Eli Gottlieb, the author of the forthcoming novel Now You See Him, is making the transition from unknown writer to literary star in one giant leap. His novel, a tautly written suspense tale, has garnered superb bookseller reaction, received a starred Publishers Weekly review and has been optioned for a movie by Jeff Sharp, the producer of "Boys Don't Cry."
The attention might be a little overwhelming if Gottlieb were fresh from an MFA program or if he were a twenty-something wunderkind, but Gottlieb isn't a neophyte at the writing game. He has waited a long time for this moment, and experience has taught him to take nothing for granted. In 1997, his first novel, The Boy Who Went Away, was published to strong reviews and even won two prizes. Now, it's out of print and sells for a penny on Amazon. In between his two works of fiction, Gottlieb made his living in the decidedly unglamorous world of ghostwriting and editing for magazines. He is currently a contributing editor for 5280, a Denver magazine.
I caught up with Gottlieb, a Boulder resident, at my favorite sushi restaurant, to ask him about his new novel, the expectations for him and about writing and literature in general. Above all, I had one really pressing question: just how does a writer find himself anointed the "next big thing" in publishing? Why him? Why not one of the many other novelists with new books on the way?
He admitted that it seemed truly unbelievable how responsive booksellers had been to his book. He also credited the marketing department of William Morrow, his publisher. "I'm thrilled with what they are doing. I've never had anything like that before. My publicist seems to be everywhere. I don't see how he has time to do anything else. It's incredible." That may be true, but plenty of books get that type of attention and never even cause a blip on the literary landscape.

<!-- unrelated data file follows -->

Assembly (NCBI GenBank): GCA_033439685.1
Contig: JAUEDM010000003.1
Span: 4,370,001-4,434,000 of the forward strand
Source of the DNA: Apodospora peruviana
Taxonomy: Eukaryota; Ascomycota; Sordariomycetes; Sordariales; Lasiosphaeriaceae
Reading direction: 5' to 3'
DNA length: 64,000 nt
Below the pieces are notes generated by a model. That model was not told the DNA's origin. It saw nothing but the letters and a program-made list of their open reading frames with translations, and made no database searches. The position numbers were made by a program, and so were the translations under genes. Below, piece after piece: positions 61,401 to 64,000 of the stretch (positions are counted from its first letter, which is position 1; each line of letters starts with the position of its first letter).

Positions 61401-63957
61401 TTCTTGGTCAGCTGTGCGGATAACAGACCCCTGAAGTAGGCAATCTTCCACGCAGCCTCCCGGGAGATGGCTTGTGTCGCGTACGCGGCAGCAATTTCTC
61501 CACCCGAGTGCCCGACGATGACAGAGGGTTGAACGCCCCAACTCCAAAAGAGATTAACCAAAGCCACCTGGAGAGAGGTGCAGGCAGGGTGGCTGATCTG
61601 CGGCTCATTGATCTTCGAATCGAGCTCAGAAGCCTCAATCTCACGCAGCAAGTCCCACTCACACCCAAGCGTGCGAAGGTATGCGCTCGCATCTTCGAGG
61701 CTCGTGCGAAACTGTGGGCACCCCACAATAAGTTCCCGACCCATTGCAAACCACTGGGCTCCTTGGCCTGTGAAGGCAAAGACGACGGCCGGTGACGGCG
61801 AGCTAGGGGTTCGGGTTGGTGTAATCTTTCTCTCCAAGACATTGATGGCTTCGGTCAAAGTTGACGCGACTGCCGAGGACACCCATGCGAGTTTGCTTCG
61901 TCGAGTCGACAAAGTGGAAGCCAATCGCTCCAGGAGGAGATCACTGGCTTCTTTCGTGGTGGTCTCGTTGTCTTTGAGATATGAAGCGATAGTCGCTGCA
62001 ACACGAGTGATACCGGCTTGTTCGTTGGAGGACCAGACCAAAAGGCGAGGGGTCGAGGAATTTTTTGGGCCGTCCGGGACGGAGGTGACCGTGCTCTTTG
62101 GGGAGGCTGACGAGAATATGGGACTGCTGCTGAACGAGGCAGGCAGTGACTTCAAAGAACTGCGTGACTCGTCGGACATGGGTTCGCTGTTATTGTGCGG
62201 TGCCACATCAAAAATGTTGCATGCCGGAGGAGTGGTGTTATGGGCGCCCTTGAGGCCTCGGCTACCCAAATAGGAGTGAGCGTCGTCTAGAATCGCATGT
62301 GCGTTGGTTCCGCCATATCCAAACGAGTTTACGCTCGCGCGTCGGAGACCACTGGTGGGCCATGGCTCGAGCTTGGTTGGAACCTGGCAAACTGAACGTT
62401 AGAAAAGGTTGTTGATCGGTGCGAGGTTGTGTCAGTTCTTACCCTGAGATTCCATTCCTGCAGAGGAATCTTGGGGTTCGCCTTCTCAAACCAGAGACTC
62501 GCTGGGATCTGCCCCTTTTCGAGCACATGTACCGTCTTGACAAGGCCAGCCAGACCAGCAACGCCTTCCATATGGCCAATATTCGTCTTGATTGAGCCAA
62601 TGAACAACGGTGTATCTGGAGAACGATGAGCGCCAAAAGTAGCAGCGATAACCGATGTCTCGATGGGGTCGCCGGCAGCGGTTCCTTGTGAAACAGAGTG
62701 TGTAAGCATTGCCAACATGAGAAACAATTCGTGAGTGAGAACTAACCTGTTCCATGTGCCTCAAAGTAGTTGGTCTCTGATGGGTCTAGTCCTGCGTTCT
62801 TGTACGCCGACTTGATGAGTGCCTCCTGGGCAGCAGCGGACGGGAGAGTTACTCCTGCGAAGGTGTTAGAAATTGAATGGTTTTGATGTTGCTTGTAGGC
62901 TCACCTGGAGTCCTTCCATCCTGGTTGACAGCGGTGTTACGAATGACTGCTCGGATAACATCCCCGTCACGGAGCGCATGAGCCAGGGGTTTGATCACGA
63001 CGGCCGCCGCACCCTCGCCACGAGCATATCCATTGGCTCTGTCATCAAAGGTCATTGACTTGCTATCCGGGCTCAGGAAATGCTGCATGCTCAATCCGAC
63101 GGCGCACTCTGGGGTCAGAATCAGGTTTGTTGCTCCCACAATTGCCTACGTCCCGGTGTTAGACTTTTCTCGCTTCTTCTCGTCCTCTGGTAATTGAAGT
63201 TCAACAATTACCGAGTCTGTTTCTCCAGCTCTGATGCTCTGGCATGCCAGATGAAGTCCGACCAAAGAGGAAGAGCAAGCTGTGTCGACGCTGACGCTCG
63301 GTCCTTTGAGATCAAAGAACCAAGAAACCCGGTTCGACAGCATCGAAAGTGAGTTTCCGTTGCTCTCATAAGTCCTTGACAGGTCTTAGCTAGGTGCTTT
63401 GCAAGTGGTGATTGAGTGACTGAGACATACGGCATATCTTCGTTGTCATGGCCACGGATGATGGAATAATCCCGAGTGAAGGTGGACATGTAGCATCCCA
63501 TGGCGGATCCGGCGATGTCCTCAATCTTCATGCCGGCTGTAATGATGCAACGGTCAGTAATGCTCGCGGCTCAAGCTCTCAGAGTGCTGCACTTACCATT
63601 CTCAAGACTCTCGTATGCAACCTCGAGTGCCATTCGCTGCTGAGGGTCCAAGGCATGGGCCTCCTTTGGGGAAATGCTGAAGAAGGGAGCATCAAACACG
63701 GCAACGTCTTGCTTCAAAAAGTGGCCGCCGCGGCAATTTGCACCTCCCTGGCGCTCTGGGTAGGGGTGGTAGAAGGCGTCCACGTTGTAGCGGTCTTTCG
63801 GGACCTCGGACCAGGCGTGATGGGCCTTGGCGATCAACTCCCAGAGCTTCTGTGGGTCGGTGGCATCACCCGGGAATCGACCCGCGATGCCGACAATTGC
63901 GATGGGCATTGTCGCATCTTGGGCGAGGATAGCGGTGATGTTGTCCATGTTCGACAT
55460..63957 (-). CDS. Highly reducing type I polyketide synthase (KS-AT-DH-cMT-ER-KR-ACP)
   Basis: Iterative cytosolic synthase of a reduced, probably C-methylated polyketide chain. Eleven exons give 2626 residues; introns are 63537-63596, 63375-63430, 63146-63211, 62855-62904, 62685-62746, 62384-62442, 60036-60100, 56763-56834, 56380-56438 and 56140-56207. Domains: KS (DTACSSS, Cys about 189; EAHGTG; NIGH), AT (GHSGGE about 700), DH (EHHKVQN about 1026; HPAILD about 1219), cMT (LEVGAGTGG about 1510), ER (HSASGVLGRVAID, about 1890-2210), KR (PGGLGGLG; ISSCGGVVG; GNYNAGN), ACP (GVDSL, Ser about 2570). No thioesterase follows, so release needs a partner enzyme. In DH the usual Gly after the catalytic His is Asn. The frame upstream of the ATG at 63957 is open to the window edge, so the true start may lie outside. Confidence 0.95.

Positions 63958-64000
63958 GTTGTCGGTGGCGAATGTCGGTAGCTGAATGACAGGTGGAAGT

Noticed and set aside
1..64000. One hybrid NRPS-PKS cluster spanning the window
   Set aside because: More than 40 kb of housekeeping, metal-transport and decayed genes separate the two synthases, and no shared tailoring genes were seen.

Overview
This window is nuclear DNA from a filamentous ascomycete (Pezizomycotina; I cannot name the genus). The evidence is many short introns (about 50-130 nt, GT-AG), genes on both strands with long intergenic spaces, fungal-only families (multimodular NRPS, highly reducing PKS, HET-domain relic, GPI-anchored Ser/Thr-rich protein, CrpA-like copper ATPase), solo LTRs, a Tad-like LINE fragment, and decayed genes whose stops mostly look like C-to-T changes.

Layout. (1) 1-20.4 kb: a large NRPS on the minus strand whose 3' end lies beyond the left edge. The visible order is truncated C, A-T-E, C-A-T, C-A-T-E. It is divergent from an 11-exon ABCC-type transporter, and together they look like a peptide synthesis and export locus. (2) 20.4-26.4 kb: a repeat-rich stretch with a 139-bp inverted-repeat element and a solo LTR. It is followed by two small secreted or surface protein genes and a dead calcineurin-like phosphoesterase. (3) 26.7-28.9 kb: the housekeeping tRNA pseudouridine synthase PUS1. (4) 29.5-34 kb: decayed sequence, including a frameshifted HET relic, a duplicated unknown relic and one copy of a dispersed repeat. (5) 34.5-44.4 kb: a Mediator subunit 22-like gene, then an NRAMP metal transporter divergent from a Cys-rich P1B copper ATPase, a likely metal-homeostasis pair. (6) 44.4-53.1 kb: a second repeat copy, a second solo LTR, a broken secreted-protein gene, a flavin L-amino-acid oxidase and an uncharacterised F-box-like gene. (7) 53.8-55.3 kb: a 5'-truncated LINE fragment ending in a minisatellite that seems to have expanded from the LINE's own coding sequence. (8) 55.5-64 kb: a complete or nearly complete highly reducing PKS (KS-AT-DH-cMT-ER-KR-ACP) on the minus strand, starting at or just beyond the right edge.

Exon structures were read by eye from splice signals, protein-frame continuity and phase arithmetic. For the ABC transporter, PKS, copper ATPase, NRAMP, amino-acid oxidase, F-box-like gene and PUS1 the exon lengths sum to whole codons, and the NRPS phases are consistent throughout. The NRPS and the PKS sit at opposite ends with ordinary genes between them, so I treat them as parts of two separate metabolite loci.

One interesting marketing tactic, however, was that Morrow sent out a whopping 7,500 reader's copies of the novel to booksellers. That's an incredible number of promotional copies. Some books don't get print runs that big. It reminded me of something that I'd heard many years ago from Morgan Entrekin, the publisher of Grove/Atlantic. It was at a party for Leif Enger's debut novel, Peace Like a River. Entrekin mused that the most effective way to promote a book would be simply to give out 10,000 copies. Perhaps he was right. It seems that there are booksellers at every independent store in the country that have already read Gottlieb's novel.
Even so, a smart, intellectual novel that also sells amazingly well is a rarity. We've often been inundated with reader's copies for the supposed "next big thing" that end up unread and donated to the Salvation Army before the hardback has even been released. Every now and then one breaks out, like Zadie Smith's White Teeth, and becomes both a literary and commercial sensation. Did Gottlieb really think that was possible for him?